Dream pop  

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Train wreck at Montparnasse (October 22, 1895) by Studio Lévy and Sons.
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Train wreck at Montparnasse (October 22, 1895) by Studio Lévy and Sons.

Dream pop is a musical subgenre of pop rock and alternative rock. Though influences on the genre can be traced as far back as the 1940s, modern dream pop originated in the United Kingdom in the mid-1980s—the term, however, was used almost exclusively in the United States. Bands such The Passions, Dif Juz, Lowlife, and A.R. Kane (to whom the term has been attributed) began fusing post-punk and ethereal wave elements with bittersweet pop melodies into dreamy "soundscapes".

Dream pop tends to focus on textures and moods rather than propulsive rock riffs. Vocals are generally breathy or sung in a near-whisper, and lyrics are often introspective or existential in nature. Album art tends to consist of blurry pastel imagery or stark minimalist designs, or a combination of these two styles. The 4AD record label is the one most associated with dream pop, though others such as Creation, Projekt, Fontana, Bedazzled, Vernon Yard, and Slumberland also released significant records in the genre.

History and artists

The development of the genre arguably began in the 1940s. A number of singles recorded by Frank Sinatra for Columbia Records featured sparkling arrangements, tender vocals and dream-like themes ("Stardust", "Put Your Dreams Away", "Dream"). Throughout the following decade, the genre would see further development through mainstream pop. Singles such as "In Dreams" by Roy Orbison, "All I Have To Do Is Dream" by The Everly Brothers and "Mr. Sandman" by the Chordettes displayed dream pop elements, in both arrangement and lyrical content. Early albums by jazz singer and trumpeter Chet Baker, dominated by gentle, androgynous vocals and dreamy instrumentation, have also been noted as an influence on the genre. A number of albums were released in the 1960s refining the genre further, among them Pet Sounds by The Beach Boys and The Velvet Underground's debut album - particularly the song "Sunday Morning". In 1970, George Harrison released All Things Must Pass; the album's echo-drenched sound and fluid arrangements are considered a more direct influence on the genre. Another album thought to be a major influence on the genre is Something/Anything? by Todd Rundgren, most especially the single "Hello It's Me". Other artists identified as an influence on the genre include songwriters Burt Bacharach, Tim Buckley, Neil Young, Brian Eno and David Bowie; rock bands Genesis and Fleetwood Mac; and various post-punk and alternative rock bands like Sonic Youth, Hüsker Dü, The Smiths, Cocteau Twins, The Jesus and Mary Chain, The Cure, Spacemen 3 and The Chameleons.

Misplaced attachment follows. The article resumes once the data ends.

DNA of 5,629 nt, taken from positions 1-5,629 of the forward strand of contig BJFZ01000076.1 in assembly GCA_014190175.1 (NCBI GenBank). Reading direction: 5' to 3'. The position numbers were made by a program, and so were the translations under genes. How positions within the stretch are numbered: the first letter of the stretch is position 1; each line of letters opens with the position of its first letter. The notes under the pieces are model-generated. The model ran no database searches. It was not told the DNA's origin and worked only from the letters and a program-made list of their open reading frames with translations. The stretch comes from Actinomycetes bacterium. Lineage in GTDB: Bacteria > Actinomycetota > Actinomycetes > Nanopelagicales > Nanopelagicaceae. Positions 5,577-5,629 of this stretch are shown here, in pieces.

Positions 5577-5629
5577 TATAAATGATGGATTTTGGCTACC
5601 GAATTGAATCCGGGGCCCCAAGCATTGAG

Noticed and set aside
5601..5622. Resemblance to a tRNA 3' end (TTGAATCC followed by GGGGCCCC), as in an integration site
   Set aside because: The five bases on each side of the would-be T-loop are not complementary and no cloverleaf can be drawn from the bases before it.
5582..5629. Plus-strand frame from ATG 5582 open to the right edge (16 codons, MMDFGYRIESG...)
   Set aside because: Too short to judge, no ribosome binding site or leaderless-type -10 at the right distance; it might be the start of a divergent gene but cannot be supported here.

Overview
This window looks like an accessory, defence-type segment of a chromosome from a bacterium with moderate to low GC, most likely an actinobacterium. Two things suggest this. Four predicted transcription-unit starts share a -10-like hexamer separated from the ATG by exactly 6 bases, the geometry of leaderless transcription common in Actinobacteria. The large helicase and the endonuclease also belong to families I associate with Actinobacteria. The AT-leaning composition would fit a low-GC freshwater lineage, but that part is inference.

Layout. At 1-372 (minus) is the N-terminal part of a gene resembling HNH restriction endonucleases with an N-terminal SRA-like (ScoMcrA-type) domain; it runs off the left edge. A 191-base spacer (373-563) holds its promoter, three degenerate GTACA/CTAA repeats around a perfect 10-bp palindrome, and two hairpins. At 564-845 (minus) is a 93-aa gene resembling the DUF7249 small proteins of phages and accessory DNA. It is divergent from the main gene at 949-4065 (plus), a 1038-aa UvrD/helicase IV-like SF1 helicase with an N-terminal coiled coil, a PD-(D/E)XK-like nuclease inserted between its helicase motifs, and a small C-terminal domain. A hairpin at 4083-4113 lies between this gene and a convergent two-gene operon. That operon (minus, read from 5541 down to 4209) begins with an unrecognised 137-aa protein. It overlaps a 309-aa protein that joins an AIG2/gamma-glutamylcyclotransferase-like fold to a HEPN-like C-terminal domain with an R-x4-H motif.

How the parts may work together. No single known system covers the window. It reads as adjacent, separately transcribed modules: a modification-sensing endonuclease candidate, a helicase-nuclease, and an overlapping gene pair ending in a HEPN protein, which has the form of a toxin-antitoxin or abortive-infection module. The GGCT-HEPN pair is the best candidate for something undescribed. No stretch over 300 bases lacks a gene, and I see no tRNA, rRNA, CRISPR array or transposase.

From the 1980s to early 1990s, bands such as Pale Saints, Spoonfed Hybrid, Spirea X, Kitchens of Distinction, The Church, The Sundays, Belly, The Ocean Blue, Bel Canto, Hum, Cranes, Frazier Chorus, Strange Boutique, Curve, The Dream Academy, and No-Man were representatives of the genre. In Europe, some bands emerged that mixed the genre with folk and electronic components, such as The Legendary Pink Dots and Hooverphonic.

Concurrently, a number of more predominantly guitar-driven dream pop bands emerged in the United States, including Alison's Halo, Low, Mazzy Star, Velour 100, Love Spirals Downwards, and Tears Run Rings.


See also




Unless indicated otherwise, the text in this article is either based on Wikipedia article "Dream pop" or another language Wikipedia page thereof used under the terms of the GNU Free Documentation License; or on original research by Jahsonic and friends. See Art and Popular Culture's copyright notice.

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